In the late 1870s, devices known as sounders began to replace paper recorders. As its name suggests, the sounder allowed a trained operator to hear the dots and dashes and scribble them down; resonators attached to the sounder permitted the operator to change the direction or volume of the sound so messages could be heard clearly. One of the biggest late-19th-century manufacturers of sounders was Western Electric, which went on to become the manufacturing arm of the Bell System...

Naturally the key and recorder were also combined into a single device known as the key on board, or KOB, which was made by Western Electric, Williams, and even the New Haven Clock Company. From the early 1910s to early 1920s, higher voltage spark keys represented the state of the art in telegraph technology, only to be replaced by semi-automatic keys known as “bugs,” which had names like Vibroplex and Electro. During World War II, the military commissioned bugs from model train manufacturer Lionel, among others.

Beyond sending and receiving equipment, other objects of interest to telegraph collectors include porcelain signs, stamps, and insulators, which were used on the telegraph poles that supported telegraph lines.

About our sources | Got something to add?

▼ Expand to read the full article ▼

Best of the Web (“Hall of Fame”)

This in-depth reference site contains about a dozen articles on key individuals and companies involved in the devel… [read review or visit site]

John Jenkins' collection of vintage scientific and radio apparatus. Great photos and incredibly detailed informatio… [read review or visit site]

Early Office Museum

Early Office Museum

This site showcases pre-1920 office antiques, including paperweights, writing ink, paper fasteners, seal pressers, … [read review or visit site]

Other Great Reference Sites

Most watched eBay auctions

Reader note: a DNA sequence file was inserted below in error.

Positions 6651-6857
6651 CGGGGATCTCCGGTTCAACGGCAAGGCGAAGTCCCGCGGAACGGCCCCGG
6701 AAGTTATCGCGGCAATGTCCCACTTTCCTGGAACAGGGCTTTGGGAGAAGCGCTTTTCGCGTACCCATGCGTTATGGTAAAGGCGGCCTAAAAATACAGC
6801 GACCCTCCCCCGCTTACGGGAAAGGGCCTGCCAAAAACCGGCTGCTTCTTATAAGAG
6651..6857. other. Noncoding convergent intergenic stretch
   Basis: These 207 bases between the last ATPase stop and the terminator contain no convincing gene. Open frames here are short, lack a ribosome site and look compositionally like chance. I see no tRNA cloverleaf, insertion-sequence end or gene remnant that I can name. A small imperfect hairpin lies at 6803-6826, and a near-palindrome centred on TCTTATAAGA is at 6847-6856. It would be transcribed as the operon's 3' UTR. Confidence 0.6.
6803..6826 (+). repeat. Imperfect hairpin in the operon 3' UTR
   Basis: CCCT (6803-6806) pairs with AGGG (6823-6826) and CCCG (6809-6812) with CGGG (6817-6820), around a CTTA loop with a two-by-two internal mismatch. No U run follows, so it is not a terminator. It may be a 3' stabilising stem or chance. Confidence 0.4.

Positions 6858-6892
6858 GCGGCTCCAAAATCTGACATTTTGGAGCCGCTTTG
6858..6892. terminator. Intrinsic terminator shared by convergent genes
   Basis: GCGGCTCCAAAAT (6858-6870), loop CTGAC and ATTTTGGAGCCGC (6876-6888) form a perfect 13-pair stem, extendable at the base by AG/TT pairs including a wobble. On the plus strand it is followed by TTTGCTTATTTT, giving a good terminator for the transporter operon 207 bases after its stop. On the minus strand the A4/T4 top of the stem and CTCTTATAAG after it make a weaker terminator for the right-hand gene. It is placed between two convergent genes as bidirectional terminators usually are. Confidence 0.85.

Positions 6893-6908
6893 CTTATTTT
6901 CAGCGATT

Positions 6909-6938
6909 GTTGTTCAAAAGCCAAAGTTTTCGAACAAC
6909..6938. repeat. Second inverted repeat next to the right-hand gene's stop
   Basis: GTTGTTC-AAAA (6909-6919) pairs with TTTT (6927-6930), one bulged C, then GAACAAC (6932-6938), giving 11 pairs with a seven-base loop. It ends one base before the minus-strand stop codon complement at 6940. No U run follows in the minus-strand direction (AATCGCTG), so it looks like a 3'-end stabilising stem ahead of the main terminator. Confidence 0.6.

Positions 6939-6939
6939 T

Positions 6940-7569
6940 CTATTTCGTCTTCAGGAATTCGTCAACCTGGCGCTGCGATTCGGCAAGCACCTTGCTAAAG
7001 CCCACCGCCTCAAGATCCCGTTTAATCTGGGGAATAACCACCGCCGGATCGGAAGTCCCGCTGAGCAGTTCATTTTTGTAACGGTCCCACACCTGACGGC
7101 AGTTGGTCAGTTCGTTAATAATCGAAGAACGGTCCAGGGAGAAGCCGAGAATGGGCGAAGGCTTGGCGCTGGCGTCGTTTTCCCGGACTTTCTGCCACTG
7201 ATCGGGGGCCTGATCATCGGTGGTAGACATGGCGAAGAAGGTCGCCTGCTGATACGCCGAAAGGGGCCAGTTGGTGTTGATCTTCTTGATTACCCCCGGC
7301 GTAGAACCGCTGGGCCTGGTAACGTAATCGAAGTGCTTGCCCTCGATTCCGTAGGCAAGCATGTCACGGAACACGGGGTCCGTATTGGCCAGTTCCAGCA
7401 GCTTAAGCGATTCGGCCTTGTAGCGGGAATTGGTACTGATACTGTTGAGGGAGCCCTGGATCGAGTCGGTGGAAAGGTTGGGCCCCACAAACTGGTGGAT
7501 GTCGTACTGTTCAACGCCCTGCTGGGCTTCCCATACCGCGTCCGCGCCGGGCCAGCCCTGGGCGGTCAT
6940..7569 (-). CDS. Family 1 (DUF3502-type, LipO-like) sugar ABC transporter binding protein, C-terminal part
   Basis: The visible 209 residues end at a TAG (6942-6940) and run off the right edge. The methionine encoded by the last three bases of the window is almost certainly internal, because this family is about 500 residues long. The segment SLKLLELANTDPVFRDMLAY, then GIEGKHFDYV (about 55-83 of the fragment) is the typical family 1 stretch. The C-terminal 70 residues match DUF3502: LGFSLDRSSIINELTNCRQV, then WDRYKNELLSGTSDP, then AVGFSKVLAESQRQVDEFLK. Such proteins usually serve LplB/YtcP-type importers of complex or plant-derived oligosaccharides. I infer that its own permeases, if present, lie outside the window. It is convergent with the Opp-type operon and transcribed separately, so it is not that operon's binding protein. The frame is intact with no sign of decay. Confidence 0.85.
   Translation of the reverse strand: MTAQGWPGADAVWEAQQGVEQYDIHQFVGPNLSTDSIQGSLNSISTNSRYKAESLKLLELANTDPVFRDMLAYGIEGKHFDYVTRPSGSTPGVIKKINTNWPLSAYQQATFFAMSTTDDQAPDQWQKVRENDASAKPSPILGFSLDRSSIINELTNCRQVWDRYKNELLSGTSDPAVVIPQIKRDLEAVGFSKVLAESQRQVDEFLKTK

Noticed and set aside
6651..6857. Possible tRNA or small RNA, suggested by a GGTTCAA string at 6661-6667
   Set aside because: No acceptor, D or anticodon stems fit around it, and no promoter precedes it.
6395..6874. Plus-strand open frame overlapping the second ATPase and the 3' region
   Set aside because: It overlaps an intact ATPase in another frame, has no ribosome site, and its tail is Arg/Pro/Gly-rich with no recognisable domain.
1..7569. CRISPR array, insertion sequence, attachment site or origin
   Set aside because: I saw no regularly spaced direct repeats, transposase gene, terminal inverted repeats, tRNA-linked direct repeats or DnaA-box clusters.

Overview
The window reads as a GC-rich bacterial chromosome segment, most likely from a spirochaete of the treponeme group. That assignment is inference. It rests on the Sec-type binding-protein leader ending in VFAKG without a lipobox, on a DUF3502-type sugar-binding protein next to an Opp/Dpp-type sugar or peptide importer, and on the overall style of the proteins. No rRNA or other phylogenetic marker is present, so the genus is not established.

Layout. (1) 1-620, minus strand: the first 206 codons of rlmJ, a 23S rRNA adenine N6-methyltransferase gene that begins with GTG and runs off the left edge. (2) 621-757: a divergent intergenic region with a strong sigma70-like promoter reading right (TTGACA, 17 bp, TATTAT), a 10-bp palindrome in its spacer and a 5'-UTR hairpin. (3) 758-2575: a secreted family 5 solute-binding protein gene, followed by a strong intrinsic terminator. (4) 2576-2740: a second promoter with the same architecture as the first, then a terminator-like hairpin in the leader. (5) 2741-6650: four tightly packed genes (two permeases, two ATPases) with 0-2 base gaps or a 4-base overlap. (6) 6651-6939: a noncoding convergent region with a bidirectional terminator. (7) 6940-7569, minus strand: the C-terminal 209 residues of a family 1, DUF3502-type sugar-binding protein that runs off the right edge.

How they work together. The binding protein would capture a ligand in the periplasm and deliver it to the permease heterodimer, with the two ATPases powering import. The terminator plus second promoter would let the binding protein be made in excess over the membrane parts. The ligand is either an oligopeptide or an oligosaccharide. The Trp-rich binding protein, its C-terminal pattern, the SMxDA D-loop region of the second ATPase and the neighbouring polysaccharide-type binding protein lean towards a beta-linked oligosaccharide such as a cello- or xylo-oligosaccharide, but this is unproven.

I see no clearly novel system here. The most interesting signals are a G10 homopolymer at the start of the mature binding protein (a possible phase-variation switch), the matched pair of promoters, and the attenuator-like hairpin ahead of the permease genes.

1875 Partrick & Carter Telegraph Key & Sounder * Antique Bug * Original & NiceBrown Bros. Model Btl Electronic Telegraph Key Keyer Paddle BugVintage Vibroplex Deluxe Lambic Model Morese Code Telegraph KeyVibroplex Standard Telegraph Key Vibro Keyer1906 Horace Martin Vibroplex Telegraph Key - Railroad / Western Union OperatorC. Williams Miniature Morse Code Telegraph KeyLot #2: 11 Original Lionel Telegraph Poles, 9 Track Clips. No Reserve.Antique Ham Amateur Tube Radio Telegraph Key Morse Code Russian?Lot #1: 6 Original Lionel Telegraph Poles, With Track Clips. No Reserve.Antique Bunnell 150 Ohms Telegraph Key & Ghegan M L B&o Rr Sounder Good & OldJ-38 Wwii Era Morse Code Telegraph KeyVintage Morse Code Telegraph Ham Key Made In JapanKent Preston England Model Pr46by Telegraph Key Keyer Paddle Bug6 Original Lionel 'o' Gauge Telegraph Poles, With Track Clips. Nice! No Reserve.Vintage Wwii Us Army J-37 Telegraph Key Mounted On J-44 BaseAntique Vintage "lightning Bug" 1929 Vibroplex Telegraph Key Morse Code HamTelegraph Morse Code Key Estate FineVintage Ameco K4 Morse Code Telegraph Key Good To Excellent Condition Clean Nice 1916 Vibroplex Telegraph Key, S/n 56926 1926 Vibroplex Telegraph Key, S/n 100826Lot Of 3 - Antique Morse Telegraph Keys - Parts Or RepairVintage Hi-mound Hk-708 Black Morse Code Key Ham Amateur Telegraph In Box, GreatVintage Military Comm. Device Vibroplex The Original Deluxe Bug Telegraph KeyRare Vintage Wwii Us Army Signal Corps Telegraph Set Tg-5-b 1914 Manhattan Mesco Manual & Catalog Spark Radio Wireless Telegraph Detector ++Electric Mfg Co Troy Ny Telegraph Key Double Button Brass Bakelite Old AntiqueVintage Vibroplex Lightning Bug Morse Code Telegraph KeyWestern Electric / Bunnell Type 6b Miniature Telegraph Key Solid Brass Exc CondVintage Vibroplex Key Case Morse Code Bug Ham Amateur Radio TelegraphNew England Telephone & Telegraph Co Bell Telephone Celluloid Stamp Holder EarlyLegless Telegraph Morse Code Key, Model 108 / Manhattan Elec Supply CoRare 1858 Tiffany & Co Atlantic Telegraph Cable SectionWw2 Era U.s Army Signal Corps Cs-49-a Canvas Carrier For The Telegraph Set Tg-5bVtg 1935 Railroad Railway Communication Telephone Signal Telegraph Catalog #4070Late 1800's / Early 1900's Telegraph / Morse Code Component.Vintage At&t Telegraph Morse Code Key Ham Radio Brass1846 Antique Stampless Cover Letter Phelps N.y. & B. Telegraph, Hartford, Conn.Original Wwii German Code Sending Key -telegraph - Radio -communications DeviceVintage Telegraph Morse Code Key Ham Radio Keyer Sounder TrainsVintage/antique Gamewell Peerless Telegraph Fire Alarm Box Vintage B&o Railroad Antique Telegraph Morse Code Relay SounderAntique Telegraph Sounder Antique "foote Pierson" Legless 2-a Western Union Tel. Co. Morse Telegraph KeyTelegraph Key By L.s.brachBelgium 1895, 10c & 25c Telegraph Stamps On Express Cover From WelkenraedtBrazil.brasil.1899. Telegraph 200r. Mnh. Rhm#t-12.Bunnell-martin Flash Key Type 5-48 Telegraph Ham Radio Morse Code W/carry CaseTelegraph Relay - Weston Electric - Model 30Antique Large "j.h. Bunnell & Co. New York" Morse Telegraph SounderWestern Union Telegraph Call Box 4bCool Vibroplex Telegraph Key Bells & WhistlesTelegraph Practice Book, By John LeeLionel Famous Inventors Series Morse TelegraphAntique Mesco Telegraph Key India Modern 1954 Sg346-347 Centenary Telegraph Set 2 Corner Um CvRca Morse Code Telegraph Key PinGamewell Fire Alarm Signal Bell Call Box Telegraph Telephone Police Old Part Rare! Vintage Chrome Collar Dog Id Tag Boston Mass Telegraph Number! Not RabiesRare 1857 Pre- Civil War Telegram Western Union House Morse TelegraphLionel No. 60 Telegraph Poles